In his tenth decade James Roose-Evans brings us a moving and quite magnificent piece of writing – Older – A Thought Diary. In this year of his life, he draws on his many and varied life experiences. It’s touching, thought-provoking, sensitive and witty and really makes us think about the whole process of ageing…….
Older – A Thought Diary
Even if we do not succumb to dementia or some major illness such as Parkinson’s, we shall all experience our children growing up and often moving to another part of the globe, while friends and relatives die. It is not surprising then that a large majority of older people live alone with only the television for company. The more so today when we have lost a sense of community, of supporting one another. Health is affected, balance also, and I have found that while I am very patient with people, I am not so with things! Frequently, like many of my age, I find myself dropping things and shouting, ‘Fuck!’ which is, I suppose, a healthy release of frustration. Often at night, trying to get out of bed to have a pee, my foot gets tangled in the sheet. Then I find myself shouting out, ‘What’s the matter with you?!’
Old or Older?
Sometimes people say to me, ‘Oh, I’m old!’ and I reply, ‘No, you are older, that is very different.’ The word ‘old’ with its final ‘d’ is like a door slamming, whereas the word ‘older’ suggests a continuing journey of discovery. And so when I became 90 (I shall be 92 in November) it seemed to me important to record the year of my entry into my tenth decade. Because we have to know about this stage of our lives if we so wish to prepare for it.
As the poet Edwin Muir wrote, ‘I have learned another lesson. When life’s half done we must give quality to the other half, else you lose both, lose all. Select, select, make an anthology of what’s been given you by bold casual time. Revise, omit, keep what’s significant.’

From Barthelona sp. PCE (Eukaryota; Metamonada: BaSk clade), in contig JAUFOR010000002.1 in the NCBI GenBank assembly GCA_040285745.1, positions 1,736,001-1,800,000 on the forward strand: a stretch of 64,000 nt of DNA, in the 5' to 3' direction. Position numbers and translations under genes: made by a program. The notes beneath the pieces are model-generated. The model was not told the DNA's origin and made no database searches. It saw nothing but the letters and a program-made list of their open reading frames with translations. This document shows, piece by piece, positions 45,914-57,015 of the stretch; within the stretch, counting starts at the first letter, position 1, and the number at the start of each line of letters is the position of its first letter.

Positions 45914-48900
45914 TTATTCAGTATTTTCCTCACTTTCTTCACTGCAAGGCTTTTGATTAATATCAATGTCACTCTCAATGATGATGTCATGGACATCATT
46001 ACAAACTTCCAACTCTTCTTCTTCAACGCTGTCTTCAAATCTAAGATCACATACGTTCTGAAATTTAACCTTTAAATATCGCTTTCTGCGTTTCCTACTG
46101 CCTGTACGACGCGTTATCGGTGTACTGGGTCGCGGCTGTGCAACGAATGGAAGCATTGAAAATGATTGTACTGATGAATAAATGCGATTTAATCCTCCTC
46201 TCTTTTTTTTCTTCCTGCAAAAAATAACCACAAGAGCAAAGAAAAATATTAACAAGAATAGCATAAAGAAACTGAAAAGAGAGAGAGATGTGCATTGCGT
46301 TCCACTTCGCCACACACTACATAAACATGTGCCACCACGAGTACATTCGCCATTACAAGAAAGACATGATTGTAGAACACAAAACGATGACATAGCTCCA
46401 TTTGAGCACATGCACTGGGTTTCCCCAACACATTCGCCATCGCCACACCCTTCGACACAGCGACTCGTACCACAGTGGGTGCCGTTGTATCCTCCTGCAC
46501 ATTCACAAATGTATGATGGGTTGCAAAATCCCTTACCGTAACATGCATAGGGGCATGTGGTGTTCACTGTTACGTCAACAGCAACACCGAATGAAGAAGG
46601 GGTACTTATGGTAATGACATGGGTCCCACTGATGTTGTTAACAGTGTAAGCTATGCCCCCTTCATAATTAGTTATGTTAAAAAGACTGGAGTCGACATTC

In my long life while I have known some successes, I have also known failure, despair, lack of work, lack of money, betrayals and disappointments. And yet, at each impasse, by learning to be patient, to wait, always a door has opened, inviting me to make new discoveries. So now, even in extreme old age, I rejoice that I am still learning – and also unlearning – for it is important to shed if we are to put forth new growth. As George Herbert wrote, ‘In age I bud again.’ There is a pattern and a purpose which makes each life unique. Sadly, too many are born millionaires and die paupers. As Joanna Trollope wrote in her novel, The Rector’s Wife, ‘So many people lack the capacity to live life richly, at any level.’
One Partner Has To Die First …
We will in these latter years experience bereavement, the loss of a partner or a close friend. I remember one couple where the wife said, ‘When you are a pair you have to accept that one of you will go first.’ Bereavement affects people differently. Some grow through the experience, while others never do and just long to die. At every stage of our lives we have to work at things if we are to grow in a deeper understanding.
I lost my partner after 54 years of a rich and fulfilling love and know the deep emptiness that remains. I recall how one night I awoke deeply longing to be hugged and held in a warm embrace, not for any sexual reason, for I am long past that, but for the deep comfort of being held. It made me realise how many older people must yearn to be embraced, while some may never have known it. Which is why Keith Hunt at the Royal Free Hospital in London, whose team of physiotherapists now give massage to over 35,000 people a year, says that for many old people it is the first time of being caressed for many a long year.
The Essence Of Our Being
What excites me is that the journey continues right up to the very last moment for, as T.S. Eliot wrote, ‘Old men should be explorers still’, and had he been writing in prose he would also have said old women too. It is a stage of life in which much has to be shed, and much unlearned, so that new insights can be explored, It is a time when a whole mosaic of memories reveals the journey we have come. It is in that sense a time of harvest, or should be, knowing also that when our time comes to depart it is with the realisation that we are finally coming in to harbour after a long voyage.
And so one has to learn how to accept the gradual diminishings that are a part of growing older. It is all part of the stripping down to the absolute essentials, to the very essence of our being.
Older : A Thought Diary by James Roose-Evans is published by Zuleika on 2 October 2019 (RRP 9.99)